As marketers, we work tirelessly to move the needle on what often seems like a laundry list of metrics. We look at website visits, conversion rates, generated leads per channel, engagement on social media platforms, blog post shares, email click-through rates… and the list goes on and on. When the time comes to present the impact of your marketing efforts to your boss, you can’t present him or her with everything you measure.
When it comes to marketing metrics that matter to your execs, expect to report on data that deals with the total cost of marketing, salaries, overhead, revenue, and customer acquisitions. This guide will walk you through the six critical marketing metrics your boss actually wants to know.
Customer Acquisition Cost (CAC)
CAC illustrates how much your company is spending per new customer acquired. You want a low average CAC. An increase in CAC means that you are spending comparatively more for each new customer, which can imply there’s a problem with your sales or marketing efficiency.
Marketing % of Customer Acquisitions Cost
The M%-CAC can show you how your marketing teams performance and spending
impact your overall Customer Acquisition cost.
Ratio of Customer Lifetime Value to CAC (LTV:CAC)
The higher the LTV:CAC, the more ROI your sales and marketing team is delivering
to your bottom line. However, you don’t want this ratio to be too high, as you should always be investing in reaching new customers. Spending more on sales and marketing will reduce your LTV:CAC ratio, but could help speed up your total company growth.
Time to Payback CAC
In industries where your customers pay a monthly or annual fee, you normally want your Payback Time to be under 12 months. The less time it takes to payback your CAC, the sooner you can start making money off of your new customers. Generally, most businesses aim to make each new customer profitable in less than a year.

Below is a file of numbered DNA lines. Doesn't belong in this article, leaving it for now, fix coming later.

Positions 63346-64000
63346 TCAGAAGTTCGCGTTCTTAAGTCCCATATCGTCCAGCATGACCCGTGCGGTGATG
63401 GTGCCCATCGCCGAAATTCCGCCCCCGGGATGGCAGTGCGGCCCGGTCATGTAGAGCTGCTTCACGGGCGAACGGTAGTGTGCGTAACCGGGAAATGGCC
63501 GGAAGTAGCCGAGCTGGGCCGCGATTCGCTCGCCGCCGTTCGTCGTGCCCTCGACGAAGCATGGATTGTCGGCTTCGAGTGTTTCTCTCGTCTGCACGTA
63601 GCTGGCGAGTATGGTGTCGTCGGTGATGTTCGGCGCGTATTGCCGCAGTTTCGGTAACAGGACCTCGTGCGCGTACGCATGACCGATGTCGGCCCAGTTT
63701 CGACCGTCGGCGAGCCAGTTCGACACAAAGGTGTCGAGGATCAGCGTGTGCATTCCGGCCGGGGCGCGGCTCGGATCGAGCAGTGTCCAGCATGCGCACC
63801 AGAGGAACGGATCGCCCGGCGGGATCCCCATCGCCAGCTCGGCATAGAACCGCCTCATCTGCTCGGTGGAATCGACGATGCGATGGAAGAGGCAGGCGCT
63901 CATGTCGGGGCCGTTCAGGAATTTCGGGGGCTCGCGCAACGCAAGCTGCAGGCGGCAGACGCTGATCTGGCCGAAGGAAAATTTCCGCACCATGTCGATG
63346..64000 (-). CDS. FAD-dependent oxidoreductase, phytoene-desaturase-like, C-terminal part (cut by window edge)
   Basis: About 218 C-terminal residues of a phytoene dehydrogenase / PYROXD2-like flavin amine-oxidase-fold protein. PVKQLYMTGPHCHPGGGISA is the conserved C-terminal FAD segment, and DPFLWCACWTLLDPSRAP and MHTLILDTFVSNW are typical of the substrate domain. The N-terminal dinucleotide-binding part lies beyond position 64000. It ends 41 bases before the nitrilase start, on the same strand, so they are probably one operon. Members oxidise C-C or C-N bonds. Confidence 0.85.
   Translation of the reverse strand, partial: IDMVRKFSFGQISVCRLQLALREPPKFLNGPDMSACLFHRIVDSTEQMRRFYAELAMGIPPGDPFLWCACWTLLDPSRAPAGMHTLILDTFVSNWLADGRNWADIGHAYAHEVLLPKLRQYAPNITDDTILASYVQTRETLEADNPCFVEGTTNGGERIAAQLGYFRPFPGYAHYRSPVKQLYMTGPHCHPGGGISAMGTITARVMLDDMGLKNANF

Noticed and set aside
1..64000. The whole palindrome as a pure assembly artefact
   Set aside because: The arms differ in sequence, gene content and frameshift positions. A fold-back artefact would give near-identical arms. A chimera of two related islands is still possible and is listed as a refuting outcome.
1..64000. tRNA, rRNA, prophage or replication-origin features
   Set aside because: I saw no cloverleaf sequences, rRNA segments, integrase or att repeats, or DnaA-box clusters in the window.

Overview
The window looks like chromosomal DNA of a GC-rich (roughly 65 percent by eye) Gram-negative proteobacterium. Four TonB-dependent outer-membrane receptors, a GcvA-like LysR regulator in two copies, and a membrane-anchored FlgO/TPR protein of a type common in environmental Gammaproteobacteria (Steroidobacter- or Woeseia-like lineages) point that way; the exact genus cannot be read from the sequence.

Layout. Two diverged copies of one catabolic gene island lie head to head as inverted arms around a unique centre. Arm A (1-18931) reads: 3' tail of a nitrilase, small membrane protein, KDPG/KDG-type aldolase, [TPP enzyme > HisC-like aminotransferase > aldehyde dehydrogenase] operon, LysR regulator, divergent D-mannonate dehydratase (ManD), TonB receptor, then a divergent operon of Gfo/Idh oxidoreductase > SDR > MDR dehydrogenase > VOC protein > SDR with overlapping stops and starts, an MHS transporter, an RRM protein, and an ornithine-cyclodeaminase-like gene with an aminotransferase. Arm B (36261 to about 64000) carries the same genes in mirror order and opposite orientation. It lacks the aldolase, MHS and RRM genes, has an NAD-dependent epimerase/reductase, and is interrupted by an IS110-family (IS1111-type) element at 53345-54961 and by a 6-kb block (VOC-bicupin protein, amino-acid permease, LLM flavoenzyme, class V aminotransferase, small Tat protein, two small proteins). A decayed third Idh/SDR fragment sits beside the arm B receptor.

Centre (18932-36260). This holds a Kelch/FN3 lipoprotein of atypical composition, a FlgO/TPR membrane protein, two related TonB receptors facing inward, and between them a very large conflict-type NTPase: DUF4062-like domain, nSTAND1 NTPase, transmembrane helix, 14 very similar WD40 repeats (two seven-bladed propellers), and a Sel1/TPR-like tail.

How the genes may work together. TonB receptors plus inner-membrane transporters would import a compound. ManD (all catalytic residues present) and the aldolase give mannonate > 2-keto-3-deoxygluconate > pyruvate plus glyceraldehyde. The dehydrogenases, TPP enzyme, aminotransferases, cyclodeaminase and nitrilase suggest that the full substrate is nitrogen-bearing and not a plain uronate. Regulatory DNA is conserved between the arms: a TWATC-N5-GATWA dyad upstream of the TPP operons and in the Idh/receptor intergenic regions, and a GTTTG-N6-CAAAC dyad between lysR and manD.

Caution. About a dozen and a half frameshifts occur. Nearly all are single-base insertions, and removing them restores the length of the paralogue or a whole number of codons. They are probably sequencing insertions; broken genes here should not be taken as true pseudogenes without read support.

Marketing Originated Customer %
This metric illustrates the impact that your marketing team’s lead generation efforts have on acquiring new customers. This percentage is based on your sales and marketing relationship and structure, so your ideal ratio will vary depending on your business model. A company with an outside sales team and inside sales support may be looking at 20-40% Margin Originated Customer %, whereas a company with an inside sales team and lead focused marketing team might be at 40-80%.
Marketing Influenced Customer %
This metric takes into account the impact marketing has on a lead during their entire buying lifecycle. It can indicate how effective marketing is at generating new leads, nurturing existing ones, and helping sales close the deal. It gives your CEO or CFO a big picture look into the overall impact that marketing has on the entire sales process.
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